Selective Information

How do Companies Provide Selective Information?

  • They leave out indicators or years that show poor performance.
  • Example:

    Year 2007: Data not available

    Missing data, especially when it is for a year in the middle of a trend line, makes the reader wonder if the data were left out because the results were unfavorable to the organization. Did total water use increase considerably in the year 2007? Or are the data actually not available?

  • They report indicators using a method that can give the wrong impression, such as reporting only intensity (per unit) rather than both intensity and the total of a specific contaminant.
  • Example: Even though an organization reports that its emissions per product produced (intensity) is decreasing, the organization may not report that its total emissions might be increasing. It is the total emissions that is generally believed to be harmful to the environment.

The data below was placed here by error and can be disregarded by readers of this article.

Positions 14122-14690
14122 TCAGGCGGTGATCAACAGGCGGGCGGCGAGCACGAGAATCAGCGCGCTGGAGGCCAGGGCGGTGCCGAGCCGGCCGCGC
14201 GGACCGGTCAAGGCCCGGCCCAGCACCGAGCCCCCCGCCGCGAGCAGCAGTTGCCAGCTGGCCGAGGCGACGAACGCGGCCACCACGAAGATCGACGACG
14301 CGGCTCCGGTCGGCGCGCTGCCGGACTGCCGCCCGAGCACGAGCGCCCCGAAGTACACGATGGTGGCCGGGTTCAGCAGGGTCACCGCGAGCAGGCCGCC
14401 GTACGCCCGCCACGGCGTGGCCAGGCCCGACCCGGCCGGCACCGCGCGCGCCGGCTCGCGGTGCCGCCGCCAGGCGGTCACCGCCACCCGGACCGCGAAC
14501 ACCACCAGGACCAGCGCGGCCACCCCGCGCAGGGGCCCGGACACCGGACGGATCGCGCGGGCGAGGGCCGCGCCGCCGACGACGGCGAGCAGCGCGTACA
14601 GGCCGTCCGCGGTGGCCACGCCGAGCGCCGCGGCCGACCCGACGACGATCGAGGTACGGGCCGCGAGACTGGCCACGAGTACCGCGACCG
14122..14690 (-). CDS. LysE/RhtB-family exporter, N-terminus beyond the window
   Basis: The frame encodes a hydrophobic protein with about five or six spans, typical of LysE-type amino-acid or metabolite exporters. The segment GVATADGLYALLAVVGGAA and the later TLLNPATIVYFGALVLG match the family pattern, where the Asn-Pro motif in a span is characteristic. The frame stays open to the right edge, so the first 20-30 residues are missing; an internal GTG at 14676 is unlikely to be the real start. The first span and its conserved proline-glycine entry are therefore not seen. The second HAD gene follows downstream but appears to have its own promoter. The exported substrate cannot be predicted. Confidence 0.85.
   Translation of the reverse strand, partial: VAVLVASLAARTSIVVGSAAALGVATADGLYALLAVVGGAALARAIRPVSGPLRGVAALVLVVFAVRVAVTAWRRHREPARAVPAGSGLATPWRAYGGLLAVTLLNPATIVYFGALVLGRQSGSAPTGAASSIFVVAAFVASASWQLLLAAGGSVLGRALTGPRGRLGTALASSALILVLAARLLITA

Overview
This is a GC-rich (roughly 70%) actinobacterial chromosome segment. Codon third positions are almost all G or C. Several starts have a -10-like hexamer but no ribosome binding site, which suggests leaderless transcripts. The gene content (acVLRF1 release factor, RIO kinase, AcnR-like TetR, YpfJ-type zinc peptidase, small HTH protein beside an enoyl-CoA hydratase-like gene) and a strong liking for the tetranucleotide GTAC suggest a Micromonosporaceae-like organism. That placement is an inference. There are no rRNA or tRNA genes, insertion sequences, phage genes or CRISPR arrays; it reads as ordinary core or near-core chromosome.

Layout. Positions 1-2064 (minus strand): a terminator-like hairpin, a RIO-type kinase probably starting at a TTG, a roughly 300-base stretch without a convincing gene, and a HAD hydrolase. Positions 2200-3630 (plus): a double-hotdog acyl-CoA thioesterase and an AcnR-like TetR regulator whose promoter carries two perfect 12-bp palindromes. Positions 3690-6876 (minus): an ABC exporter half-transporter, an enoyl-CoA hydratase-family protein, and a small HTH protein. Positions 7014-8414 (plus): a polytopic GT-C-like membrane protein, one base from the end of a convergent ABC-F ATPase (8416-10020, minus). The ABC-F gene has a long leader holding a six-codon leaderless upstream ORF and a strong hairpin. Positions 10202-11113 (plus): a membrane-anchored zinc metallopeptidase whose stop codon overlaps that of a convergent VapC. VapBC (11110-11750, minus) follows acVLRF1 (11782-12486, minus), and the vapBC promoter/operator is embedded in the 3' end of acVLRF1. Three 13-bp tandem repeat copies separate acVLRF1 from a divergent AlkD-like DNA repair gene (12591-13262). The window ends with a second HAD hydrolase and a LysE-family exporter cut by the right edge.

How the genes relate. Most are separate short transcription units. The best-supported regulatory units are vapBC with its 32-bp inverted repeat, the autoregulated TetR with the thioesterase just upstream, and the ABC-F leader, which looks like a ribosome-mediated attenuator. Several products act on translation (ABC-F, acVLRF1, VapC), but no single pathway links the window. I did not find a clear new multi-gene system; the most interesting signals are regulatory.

If you read only the first graph, you are given the impression that the company is reducing its GHG (greenhouse gas) emissions considerably…and the company is…but only by per unit of production (referred to as intensity). However, as production increases, the total amount of GHG emissions also increases, which could be causing climate change. GHG information is most useful if a company provides emissions both by intensity and total.